Animal cruelty is not just due to a lack of individual empathy. We must address the systemic ways in which animals are exploited.

Animal Equality has conducted over 820 undercover investigations inside factory farms and slaughterhouses worldwide with one mission. A mission to show the world that the suffering of animals inside the meat, dairy, and egg industries is primarily the result of systemic cruelty and not the acts of individual “bad apple” workers. This abuse is foundational to factory farming.

Understanding cruelty within the meat industry

Animal agriculture is a powerful billion-dollar industry that works hard to hide animal abuse on its farms. But thanks to the work of brave undercover investigators, extensive evidence shows how animals raised for food are the subjects of two types of animal cruelty: systemic and egregious.

In factory farms, systematic cruelty refers to the constant suffering of farm animals due to the nature of industrialized farming operations. In contrast, egregious cruelty is the gratuitous abuse of farm animals by farm workers.

Animal Equality’s and other animal protection organizations’ top priority is to eliminate the systemic cruelty that exists within the industry today. But this has proven challenging because many day-to-day, abusive practices in industrialized farming that keep operational costs low (and company profits high) are so commonplace that law enforcement doesn’t intervene. This is the very definition of an industry getting too big to fail.

Some of these abusive practices are even carved out as express exemptions from states’ animal cruelty laws. They include:

  • Overcrowding
  • Unnatural growth
  • Extreme confinement
  • Artificial insemination
  • Painful mutilations
  • The slaughtering process
  • Animals killed after birth
  • No food or water for days during transport
  • Premature separation of mothers and babies

These harsh conditions in which the animals and the workers coexist often lead to individual acts of egregious cruelty, as witnessed by our investigators. Workers are forced to dissociate from the animals around them, viewing them as nothing more than objects. Studies have shown that this can lead to frustration and a lack of empathy, resulting in rough handling and acts of violence.

Over the years, Animal Equality has successfully prosecuted workers for acts of cruelty using undercover investigative footage.

In 2012, three pig farm workers from El Escobar farm in Murcia, Spain, were arrested after Animal Equality turned over evidence of animal abuse captured by a whistleblower to the authorities. The video footage showed workers hitting pigs with iron bars and stabbing them with swords. The workers were convicted in 2016, receiving a one-year prison sentence and a three-year ban from working with animals.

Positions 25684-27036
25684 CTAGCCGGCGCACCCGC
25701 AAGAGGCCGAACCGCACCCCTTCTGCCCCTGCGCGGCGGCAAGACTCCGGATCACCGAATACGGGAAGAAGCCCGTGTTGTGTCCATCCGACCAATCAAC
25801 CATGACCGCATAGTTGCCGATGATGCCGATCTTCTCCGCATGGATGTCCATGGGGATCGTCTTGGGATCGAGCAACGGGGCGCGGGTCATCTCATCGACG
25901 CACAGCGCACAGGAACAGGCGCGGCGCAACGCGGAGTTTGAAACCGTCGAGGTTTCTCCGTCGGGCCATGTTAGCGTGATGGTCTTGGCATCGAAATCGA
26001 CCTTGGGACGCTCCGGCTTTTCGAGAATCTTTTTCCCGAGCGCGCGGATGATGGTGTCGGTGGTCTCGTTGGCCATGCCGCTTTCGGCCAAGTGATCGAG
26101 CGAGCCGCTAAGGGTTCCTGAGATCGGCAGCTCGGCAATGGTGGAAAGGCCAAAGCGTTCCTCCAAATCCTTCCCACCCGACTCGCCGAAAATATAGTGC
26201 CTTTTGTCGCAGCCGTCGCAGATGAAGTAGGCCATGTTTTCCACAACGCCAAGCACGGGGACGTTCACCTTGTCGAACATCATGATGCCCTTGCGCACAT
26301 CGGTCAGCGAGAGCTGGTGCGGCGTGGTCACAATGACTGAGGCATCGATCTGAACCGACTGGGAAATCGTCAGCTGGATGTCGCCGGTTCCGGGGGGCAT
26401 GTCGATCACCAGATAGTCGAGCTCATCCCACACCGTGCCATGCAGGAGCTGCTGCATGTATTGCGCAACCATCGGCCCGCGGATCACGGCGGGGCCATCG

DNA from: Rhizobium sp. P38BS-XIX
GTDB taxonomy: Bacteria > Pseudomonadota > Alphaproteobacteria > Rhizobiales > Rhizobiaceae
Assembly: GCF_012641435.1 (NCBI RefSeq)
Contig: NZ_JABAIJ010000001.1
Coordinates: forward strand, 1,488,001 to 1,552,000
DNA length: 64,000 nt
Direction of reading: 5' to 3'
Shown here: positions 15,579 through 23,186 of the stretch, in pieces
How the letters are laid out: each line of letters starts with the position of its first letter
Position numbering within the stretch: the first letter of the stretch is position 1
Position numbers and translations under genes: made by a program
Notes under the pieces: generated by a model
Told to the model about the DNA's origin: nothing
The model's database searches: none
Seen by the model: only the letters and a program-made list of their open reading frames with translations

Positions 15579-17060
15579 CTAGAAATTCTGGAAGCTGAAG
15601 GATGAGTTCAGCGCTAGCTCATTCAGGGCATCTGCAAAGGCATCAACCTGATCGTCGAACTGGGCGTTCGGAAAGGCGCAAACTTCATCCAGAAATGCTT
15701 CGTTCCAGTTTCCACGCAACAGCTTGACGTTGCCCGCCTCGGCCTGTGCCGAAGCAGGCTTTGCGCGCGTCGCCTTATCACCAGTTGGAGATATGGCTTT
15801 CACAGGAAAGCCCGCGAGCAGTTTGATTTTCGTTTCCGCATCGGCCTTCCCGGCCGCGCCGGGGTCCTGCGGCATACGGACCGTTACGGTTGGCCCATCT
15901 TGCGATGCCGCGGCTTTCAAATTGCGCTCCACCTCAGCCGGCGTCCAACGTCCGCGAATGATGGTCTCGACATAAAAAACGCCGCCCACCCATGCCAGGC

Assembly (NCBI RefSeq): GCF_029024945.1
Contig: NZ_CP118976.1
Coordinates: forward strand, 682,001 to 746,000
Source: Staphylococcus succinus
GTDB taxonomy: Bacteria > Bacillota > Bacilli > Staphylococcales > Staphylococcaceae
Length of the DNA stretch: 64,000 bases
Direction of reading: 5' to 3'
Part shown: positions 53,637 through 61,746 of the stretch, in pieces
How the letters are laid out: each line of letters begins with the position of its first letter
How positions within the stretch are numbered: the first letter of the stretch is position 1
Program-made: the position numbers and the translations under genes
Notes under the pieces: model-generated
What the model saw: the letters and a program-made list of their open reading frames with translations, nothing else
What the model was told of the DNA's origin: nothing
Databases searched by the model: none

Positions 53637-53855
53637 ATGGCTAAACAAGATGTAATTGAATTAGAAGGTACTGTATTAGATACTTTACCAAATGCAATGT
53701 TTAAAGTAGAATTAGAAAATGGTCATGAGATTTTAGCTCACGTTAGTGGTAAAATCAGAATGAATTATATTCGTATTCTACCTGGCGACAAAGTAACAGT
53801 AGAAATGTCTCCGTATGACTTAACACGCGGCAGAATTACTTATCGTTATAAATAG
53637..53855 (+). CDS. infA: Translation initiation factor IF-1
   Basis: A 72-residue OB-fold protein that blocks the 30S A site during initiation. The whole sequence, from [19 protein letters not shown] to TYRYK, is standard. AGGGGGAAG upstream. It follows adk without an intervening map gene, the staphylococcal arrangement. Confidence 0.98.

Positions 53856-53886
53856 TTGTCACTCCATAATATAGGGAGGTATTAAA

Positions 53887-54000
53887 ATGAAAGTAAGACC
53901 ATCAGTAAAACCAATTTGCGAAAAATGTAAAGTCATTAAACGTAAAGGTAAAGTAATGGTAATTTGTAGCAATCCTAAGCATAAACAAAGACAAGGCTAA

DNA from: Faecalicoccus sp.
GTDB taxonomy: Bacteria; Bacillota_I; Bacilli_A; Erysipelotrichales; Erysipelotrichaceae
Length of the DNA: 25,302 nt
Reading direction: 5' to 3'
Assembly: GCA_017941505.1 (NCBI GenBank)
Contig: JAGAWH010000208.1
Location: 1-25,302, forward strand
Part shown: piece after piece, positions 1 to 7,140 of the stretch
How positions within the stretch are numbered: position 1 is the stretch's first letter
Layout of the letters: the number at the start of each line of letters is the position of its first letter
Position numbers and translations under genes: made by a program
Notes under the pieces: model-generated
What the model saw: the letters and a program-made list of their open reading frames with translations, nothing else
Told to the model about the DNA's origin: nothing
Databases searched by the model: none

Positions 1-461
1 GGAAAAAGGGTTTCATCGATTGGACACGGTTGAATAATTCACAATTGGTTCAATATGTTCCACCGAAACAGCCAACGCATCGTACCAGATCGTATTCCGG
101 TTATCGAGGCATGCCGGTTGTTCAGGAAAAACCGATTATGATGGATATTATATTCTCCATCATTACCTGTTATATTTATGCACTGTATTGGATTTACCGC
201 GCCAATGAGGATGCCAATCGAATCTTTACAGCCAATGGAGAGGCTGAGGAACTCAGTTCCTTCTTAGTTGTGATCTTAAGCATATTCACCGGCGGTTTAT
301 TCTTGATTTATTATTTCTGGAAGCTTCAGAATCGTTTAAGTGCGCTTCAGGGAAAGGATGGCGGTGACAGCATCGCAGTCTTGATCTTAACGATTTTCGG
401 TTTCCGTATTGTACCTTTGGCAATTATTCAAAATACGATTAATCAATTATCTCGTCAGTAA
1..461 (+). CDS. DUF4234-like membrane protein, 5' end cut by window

Animal Equality investigators also captured footage of workers punching calves and kicking cows in the face at Pryland Farm in the UK in 2017. The workers were also filmed slamming large metal gates into cows and pinning calves to the floor while yelling at them. One of the workers who pled guilty received a twelve-week suspended prison sentence.

And in 2019, three workers at a farm in the UK were convicted of animal cruelty, received an eight-week suspended prison sentence, a community order of 100 hours of unpaid work, and were ordered to pay court charges. This resulted from investigative footage showing them kicking pigs in the face, jabbing them with pitchforks, and slamming metal gates on their heads.

Prosecuting the individuals responsible and getting justice for abused animals is crucial. However, it’s only a short-term solution for a much larger problem.

Ending corporate tolerance of cruelty

Large corporations have escaped justice for too long by placing the blame on one “bad apple.” In an attempt to look like the good guys, they fire the worker who committed the acts and insist that it’s a rare occurrence that won’t be tolerated.

However, history has shown us time and time again that not only do these companies tolerate it, they don’t make any improvements to ensure it doesn’t happen again. Especially when the cruelty is the result of a fast-paced working environment, these companies have a profit motive to keep things moving as brutally fast as possible. This often means, among other things, using rough handling methods and failing to administer veterinary care to animals who become sick or injured as a result of these speeds.

Thankfully, some laws exist that state a company can be held responsible for the cruel conduct of its workers. This is possible when a factory farm worker commits acts of cruelty while acting within the scope of their employment, and the abusive conduct benefits the company.

As discussed above, these company benefits might take the form of cost savings (for example, by not spending money on veterinary care) or increased profits due to a larger number of animals processed, which is only possible by roughly handling the animals at impossibly fast speeds.

Holding these companies accountable instead of merely prosecuting individual workers would address the factory farming industry in its entirety. Legal action against the companies would set an example and deter them from allowing acts of cruelty by workers to continue. It would also incentivize them to make systemic reforms to day-to-day operations to avoid future liability.

This is why undercover investigations and legal advocacy are essential. They’re the core of everything we do at Animal Equality. The images we collect allow us to denounce their crimes and hold the individual and, most importantly, the company accountable.

Original source: https://animalequality.org


Source: Auto Draft